Calvin was no stranger to fear. He knew real fears, this pastor who could write, "life is in a manner interwoven with death." But Calvin also knew something of imaginary fears, cords wrapped tight around the heart (or else he sat up late in bed, comforting his wife, taking notes).
Then, in what direction soever you turn, all surrounding objects not only may do harm, but almost openly threaten and seem to present immediate death.
Walk along the streets, every tile upon the roof is a source of danger.Every turn, every tile. Rogue winds and pit bulls and wasp spray beside the bed for intruders. When I confide my secret fears to Bryan late at night, he laughs and holds me tight. As I recently read in C.S. Lewis, perhaps the lover most easily sees the absurd in us. Imagine my relief when I discovered Calvin, the spiritual giant, had obviously given such careful thought to fear.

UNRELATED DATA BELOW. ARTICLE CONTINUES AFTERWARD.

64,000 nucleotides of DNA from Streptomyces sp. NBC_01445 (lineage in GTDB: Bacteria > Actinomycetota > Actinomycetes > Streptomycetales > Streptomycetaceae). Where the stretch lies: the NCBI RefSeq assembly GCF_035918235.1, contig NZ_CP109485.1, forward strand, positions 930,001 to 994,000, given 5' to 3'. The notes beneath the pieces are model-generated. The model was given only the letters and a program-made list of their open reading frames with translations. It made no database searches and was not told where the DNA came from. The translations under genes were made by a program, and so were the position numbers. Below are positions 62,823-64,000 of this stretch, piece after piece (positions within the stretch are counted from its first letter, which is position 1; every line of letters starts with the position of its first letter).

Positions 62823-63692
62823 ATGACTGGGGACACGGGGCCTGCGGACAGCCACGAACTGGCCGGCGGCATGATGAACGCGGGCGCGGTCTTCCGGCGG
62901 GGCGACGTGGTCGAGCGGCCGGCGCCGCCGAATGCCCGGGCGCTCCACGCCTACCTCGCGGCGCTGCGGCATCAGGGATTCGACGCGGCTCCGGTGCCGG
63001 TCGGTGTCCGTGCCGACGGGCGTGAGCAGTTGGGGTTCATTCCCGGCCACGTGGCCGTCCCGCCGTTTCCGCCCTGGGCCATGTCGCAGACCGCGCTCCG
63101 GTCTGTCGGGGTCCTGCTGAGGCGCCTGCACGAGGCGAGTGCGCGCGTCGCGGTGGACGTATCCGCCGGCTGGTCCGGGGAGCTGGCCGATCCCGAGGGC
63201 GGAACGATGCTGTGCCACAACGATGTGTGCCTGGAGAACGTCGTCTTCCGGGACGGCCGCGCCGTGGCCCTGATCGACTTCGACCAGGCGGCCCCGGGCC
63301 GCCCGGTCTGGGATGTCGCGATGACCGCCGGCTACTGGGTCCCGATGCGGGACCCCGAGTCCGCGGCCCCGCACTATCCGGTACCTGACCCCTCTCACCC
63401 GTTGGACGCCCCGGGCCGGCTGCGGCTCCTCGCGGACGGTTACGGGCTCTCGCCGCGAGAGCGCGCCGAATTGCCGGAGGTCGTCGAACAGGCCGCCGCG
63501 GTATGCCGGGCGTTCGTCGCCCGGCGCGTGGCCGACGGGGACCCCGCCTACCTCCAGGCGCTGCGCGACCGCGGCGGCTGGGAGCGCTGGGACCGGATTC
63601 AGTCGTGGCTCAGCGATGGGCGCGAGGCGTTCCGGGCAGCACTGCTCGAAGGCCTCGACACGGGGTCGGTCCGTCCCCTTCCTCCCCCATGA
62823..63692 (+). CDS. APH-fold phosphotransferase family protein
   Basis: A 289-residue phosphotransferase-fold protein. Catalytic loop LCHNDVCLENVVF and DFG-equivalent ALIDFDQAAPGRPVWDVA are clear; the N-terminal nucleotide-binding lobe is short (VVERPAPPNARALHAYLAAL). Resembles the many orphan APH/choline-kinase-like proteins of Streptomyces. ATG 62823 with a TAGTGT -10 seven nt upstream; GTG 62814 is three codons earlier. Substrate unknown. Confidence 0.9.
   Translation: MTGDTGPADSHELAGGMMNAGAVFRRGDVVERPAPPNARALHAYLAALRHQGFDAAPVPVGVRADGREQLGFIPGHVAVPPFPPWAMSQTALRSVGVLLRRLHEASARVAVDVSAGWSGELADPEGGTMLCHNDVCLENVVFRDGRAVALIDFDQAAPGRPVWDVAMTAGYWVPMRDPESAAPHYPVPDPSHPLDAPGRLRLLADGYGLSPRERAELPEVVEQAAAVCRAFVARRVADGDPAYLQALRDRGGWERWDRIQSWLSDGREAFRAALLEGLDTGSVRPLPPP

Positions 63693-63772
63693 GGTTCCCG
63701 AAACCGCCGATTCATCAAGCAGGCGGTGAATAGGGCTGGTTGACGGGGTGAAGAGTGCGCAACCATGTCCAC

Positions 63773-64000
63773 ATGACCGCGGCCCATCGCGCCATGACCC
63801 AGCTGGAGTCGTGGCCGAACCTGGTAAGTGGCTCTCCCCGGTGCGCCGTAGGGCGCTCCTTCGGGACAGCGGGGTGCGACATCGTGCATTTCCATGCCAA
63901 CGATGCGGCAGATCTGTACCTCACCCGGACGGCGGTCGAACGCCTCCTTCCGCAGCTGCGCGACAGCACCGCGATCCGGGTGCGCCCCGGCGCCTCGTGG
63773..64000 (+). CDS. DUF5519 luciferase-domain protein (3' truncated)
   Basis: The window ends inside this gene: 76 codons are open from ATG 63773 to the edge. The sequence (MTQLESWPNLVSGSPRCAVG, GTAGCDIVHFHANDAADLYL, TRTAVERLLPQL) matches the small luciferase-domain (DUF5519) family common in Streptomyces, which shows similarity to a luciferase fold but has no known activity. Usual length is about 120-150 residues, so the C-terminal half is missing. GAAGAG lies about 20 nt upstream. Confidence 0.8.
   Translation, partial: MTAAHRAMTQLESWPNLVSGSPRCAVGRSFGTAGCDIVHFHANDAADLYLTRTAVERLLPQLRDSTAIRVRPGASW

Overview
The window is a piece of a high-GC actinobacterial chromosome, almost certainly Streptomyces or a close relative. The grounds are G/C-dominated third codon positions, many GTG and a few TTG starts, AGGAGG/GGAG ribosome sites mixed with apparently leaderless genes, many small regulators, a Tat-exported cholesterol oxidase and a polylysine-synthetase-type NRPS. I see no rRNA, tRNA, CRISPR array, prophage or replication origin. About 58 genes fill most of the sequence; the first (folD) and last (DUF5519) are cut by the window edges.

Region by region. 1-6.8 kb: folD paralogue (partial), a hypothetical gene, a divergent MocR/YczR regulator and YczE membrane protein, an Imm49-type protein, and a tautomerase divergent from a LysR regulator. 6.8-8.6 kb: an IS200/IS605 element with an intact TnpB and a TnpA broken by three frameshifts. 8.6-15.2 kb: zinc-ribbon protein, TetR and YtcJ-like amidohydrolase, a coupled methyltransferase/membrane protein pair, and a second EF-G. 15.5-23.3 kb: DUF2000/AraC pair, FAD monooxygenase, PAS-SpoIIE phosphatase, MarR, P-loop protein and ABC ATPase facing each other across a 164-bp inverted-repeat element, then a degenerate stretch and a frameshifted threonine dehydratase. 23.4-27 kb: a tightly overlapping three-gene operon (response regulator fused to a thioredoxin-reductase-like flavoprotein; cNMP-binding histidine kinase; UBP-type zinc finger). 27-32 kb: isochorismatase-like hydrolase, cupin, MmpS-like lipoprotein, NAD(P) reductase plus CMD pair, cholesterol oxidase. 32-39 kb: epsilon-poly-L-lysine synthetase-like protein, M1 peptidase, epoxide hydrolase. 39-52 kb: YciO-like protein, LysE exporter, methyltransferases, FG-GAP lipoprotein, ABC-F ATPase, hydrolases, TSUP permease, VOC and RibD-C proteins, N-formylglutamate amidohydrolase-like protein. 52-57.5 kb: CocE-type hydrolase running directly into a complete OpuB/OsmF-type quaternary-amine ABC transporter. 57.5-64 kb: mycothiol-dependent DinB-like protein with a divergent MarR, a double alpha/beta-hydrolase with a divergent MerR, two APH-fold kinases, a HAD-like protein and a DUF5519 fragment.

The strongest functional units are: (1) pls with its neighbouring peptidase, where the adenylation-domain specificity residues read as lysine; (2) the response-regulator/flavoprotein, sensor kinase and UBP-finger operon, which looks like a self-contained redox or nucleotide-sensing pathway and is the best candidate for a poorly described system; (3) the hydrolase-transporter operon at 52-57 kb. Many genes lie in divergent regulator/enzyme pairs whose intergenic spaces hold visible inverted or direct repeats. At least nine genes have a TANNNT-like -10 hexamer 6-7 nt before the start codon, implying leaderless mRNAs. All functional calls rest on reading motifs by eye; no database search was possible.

Of course, Calvin moved beyond fears to the relief and freedom we have in Christ. We are "confidently committed" to God and His providence. We can be set free from every care.
This, I say, is his comfort, that his heavenly Father so embraces all things under his power - so governs them at will by his nod - so regulates them by his wisdom, that nothing takes place save according to his appointment...
"Give heed, " Calvin, the pastor, concludes the section. Give heed, my silly little heart, and see God everywhere at work. His work is my safety in a world that is anything but random. Look beyond the glowering skies and see the nod of the Lord who takes pleasure in His people (Psalm 149:4).How comes it, I ask, that their confidence never fails, but just that while the world apparently revolves at random, they know that God is everywhere at work, and feel assured that his work will be their safety?
*All quotes are from Calvin's Institutes of the Christian Religion, Book First, Chapter 17, Sections 9 and 10.